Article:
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Apartment Investment and Financing

Section Overview

This section describes a series of practices and examples in apartment investment and financing of how some organizations are advancing housing equity. Practices described include engaging investors about housing equity, and addressing developer capacity, balance sheet and location risks.

Real-Life Examples Included in this Section:


The apartment industry views itself as being responsive to investor expectations – about returns; about risk; and increasingly about creating better social outcomes. But the ongoing shifts toward an Environmental, Social and Governance (ESG) lens in the perceptions, expectations and practices of our capital sources invite us to both encourage this shift and provide responsive investment strategies that enable better outcomes for residents and communities.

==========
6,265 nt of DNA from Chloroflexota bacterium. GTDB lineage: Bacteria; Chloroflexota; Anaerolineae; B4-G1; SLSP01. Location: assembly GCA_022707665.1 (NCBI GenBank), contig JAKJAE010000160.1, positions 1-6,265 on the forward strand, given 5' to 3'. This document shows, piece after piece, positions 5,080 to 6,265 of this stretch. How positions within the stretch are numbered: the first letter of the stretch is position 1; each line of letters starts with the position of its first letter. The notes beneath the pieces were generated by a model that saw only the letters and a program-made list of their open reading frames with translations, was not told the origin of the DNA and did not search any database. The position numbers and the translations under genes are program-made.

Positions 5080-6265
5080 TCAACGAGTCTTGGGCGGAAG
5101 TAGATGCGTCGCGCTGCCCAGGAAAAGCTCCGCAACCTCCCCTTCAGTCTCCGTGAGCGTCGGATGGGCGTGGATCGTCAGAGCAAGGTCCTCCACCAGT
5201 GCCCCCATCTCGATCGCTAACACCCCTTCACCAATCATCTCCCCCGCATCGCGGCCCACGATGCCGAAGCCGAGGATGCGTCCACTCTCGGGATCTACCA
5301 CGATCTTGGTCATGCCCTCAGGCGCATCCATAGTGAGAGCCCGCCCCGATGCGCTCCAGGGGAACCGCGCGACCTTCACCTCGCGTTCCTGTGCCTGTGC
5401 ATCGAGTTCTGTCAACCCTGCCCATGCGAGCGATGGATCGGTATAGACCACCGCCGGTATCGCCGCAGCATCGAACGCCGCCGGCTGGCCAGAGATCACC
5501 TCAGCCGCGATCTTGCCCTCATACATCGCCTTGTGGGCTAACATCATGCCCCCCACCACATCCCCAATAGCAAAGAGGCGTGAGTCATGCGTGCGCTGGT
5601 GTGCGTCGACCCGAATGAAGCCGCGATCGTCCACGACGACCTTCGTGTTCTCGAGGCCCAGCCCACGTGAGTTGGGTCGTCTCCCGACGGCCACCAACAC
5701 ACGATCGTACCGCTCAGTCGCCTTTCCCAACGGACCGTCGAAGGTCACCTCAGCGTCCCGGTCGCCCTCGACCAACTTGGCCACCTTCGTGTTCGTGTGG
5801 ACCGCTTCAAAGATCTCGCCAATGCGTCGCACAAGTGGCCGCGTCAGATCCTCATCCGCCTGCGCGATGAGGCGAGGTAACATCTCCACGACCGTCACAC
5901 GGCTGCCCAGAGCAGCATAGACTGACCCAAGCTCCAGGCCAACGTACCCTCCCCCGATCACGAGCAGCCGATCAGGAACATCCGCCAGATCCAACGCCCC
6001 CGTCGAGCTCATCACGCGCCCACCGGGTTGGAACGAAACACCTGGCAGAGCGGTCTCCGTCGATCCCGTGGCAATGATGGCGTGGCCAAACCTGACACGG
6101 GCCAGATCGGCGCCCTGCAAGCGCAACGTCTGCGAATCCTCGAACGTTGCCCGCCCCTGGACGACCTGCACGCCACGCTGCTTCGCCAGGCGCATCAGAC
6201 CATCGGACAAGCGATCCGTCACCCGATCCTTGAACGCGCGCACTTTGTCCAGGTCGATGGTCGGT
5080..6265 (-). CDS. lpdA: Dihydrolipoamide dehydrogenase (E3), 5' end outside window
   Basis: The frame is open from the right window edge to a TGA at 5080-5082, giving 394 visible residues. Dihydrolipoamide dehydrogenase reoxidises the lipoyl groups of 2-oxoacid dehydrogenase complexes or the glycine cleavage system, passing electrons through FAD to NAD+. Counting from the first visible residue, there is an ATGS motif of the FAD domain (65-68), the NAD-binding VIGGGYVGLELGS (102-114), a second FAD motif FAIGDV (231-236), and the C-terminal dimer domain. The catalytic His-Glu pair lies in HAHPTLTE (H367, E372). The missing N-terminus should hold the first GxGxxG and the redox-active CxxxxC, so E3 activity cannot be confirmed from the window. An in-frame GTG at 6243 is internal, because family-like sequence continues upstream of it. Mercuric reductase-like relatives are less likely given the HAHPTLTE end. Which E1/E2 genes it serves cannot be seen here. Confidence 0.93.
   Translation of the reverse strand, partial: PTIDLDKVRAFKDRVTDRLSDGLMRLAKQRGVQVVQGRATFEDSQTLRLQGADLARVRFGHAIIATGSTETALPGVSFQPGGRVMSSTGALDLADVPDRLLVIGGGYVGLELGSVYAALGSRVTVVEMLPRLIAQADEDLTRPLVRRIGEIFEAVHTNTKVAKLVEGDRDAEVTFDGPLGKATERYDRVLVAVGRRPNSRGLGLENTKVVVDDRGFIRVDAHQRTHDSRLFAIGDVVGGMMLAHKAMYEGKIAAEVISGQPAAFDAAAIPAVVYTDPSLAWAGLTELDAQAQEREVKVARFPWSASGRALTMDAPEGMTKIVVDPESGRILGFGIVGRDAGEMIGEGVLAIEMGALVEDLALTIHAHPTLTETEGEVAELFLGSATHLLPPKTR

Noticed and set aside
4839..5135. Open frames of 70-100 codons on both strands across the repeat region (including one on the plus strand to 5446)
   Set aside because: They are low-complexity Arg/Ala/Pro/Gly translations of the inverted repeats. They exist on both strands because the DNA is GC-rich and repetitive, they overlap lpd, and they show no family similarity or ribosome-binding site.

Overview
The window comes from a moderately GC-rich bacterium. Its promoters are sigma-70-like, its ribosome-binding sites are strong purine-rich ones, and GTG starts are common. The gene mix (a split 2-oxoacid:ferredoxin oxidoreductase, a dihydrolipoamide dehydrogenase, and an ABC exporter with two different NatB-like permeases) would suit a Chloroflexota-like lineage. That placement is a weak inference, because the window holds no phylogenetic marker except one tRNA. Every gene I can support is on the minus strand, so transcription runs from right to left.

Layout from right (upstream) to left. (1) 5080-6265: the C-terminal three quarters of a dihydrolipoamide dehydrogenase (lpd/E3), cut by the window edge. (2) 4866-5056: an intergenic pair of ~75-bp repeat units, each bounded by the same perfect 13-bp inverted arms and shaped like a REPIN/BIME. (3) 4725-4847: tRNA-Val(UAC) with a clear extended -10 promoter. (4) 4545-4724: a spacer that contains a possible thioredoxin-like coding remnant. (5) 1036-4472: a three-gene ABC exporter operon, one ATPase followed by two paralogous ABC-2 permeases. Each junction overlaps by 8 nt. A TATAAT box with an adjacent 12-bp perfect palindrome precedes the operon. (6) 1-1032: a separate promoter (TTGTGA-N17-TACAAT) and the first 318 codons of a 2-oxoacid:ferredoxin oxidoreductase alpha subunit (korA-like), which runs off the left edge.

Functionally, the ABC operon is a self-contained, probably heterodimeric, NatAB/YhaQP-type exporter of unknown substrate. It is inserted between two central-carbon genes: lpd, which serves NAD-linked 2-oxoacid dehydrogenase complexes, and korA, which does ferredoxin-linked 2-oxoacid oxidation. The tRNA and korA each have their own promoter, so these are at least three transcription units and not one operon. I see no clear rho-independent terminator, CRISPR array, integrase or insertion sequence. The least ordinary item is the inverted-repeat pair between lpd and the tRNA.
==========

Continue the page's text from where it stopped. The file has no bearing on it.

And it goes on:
While there has been growing interest and awareness of ESG goals in recent years, a common expectation is that we should be able to deliver on these goals while continuing to deliver competitive financial returns.

There are ways that we can and already are doing so in many cases, including by investing in housing with green building features that:

  • is affordable to a range of income levels;
  • provides resident services; and/or
  • is located in areas that have historically lacked access to capital.

In many cases, investment portfolios can deliver some combination of these outcomes without compromising on risk and returns, and may even have a positive impact on the financial performance of a property or portfolio.